Wilson v. CoreLogic SafeRent, LLC was a class action lawsuit charging a large background screening company, CoreLogic SafeRent, LLC (CoreLogic), with producing inaccurate reports that include expunged, sealed and dismissed cases. The lead plaintiff, Abdullah Wilson, was denied housing in the Bronx in 2012 after CoreLogic’s background report included a 1995 felony conviction that had been vacated and sealed.
Mr. Wilson unfortunately spent years in prison for a crime he did not commit. In around 2009, the conviction was tossed out by a judge, the prosecutors dismissed the charges, and the record relating to the case was sealed. CoreLogic apparently obtained its inaccurate felony conviction information about Mr. Wilson from the inmate lookup found on the New York State Department of Corrections & Community Supervision’s (“DOCCS”) web site. DOCCS’s inmate lookup is an unreliable source of criminal record information because the web site is not intended to provide outcomes for criminal cases. Instead, it is intended to provide information on the status and location of individuals incarcerated in DOCCS prisons. Had CoreLogic checked a proper source, like the court records, it would have realized that the conviction was vacated and sealed years before Mr. Wilson applied for housing. Furthermore, when Mr. Wilson tried to dispute the accuracy of the report, CoreLogic did not conduct the required investigation, according to the lawsuit.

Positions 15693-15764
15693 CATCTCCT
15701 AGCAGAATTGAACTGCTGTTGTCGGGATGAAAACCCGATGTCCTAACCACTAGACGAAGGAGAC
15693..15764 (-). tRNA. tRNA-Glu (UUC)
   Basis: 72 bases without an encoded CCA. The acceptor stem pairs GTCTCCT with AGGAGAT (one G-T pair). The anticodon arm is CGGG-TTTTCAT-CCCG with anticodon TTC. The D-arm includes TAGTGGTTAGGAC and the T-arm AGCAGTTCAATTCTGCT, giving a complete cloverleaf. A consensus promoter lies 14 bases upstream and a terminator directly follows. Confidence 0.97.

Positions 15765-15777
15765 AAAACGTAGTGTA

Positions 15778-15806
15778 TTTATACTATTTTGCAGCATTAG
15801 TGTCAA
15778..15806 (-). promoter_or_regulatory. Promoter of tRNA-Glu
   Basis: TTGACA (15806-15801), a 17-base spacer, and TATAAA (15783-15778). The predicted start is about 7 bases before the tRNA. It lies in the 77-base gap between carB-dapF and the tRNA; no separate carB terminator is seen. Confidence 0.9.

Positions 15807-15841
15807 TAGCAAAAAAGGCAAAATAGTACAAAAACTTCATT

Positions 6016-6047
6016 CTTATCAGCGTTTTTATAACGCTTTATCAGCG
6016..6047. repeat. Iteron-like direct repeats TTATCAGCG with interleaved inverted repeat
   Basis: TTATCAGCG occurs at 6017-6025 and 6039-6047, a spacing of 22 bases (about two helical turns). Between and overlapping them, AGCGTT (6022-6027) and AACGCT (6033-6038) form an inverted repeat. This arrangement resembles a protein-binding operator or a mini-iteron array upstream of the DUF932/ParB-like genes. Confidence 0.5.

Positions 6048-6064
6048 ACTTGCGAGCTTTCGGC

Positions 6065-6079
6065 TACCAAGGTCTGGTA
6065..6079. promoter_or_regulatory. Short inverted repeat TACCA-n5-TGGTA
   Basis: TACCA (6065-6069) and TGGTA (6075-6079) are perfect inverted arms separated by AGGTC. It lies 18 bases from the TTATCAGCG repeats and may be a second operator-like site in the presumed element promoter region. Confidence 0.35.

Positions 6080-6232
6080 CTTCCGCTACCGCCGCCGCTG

The class action complaint, which was filed on April 9, 2014, charged CoreLogic with violating the federal Fair Credit Reporting Act (“FCRA”) by systematically and illegally reporting criminal records that have been expunged, vacated, sealed or dismissed. The complaint also brought a similar individual claim under New York’s Fair Credit Reporting Act, as well as individual claims under both laws for failure to reinvestigate when Mr. Wilson tried to dispute the information.
On July 30, 2014, the parties agreed to dismiss count one of the complaint, a claim for systematically reporting and maintaining information about the race of New York consumers, and the Court signed an order to that effect on August 7, 2014.
On September 29, 2017, the court denied CoreLogic’s motion for partial summary judgment on the two class claims relating to CoreLogic’s failure to use reasonable procedures to ensure maximum possible accuracy. The court rejected CoreLogic’s argument that its reliance on the DOCCS inmate lookup constituted “reasonable procedures” as a matter of law. The court also denied plaintiff’s motion for class certification on numerosity grounds.
In May 2018, the parties entered into a confidential settlement.
Significant Court Documents:
April 9, 2014 – Class Action Complaint – PDF